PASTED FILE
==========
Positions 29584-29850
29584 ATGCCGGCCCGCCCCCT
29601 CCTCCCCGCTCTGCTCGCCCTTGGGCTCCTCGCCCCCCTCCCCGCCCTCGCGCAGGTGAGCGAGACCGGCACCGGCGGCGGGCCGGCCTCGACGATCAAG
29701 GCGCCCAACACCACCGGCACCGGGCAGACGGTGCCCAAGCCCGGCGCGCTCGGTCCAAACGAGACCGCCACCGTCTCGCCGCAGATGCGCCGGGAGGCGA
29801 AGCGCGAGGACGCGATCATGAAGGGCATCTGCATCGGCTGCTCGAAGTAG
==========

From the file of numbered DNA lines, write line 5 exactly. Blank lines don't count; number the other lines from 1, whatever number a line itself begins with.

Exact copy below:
29801 AGCGCGAGGACGCGATCATGAAGGGCATCTGCATCGGCTGCTCGAAGTAG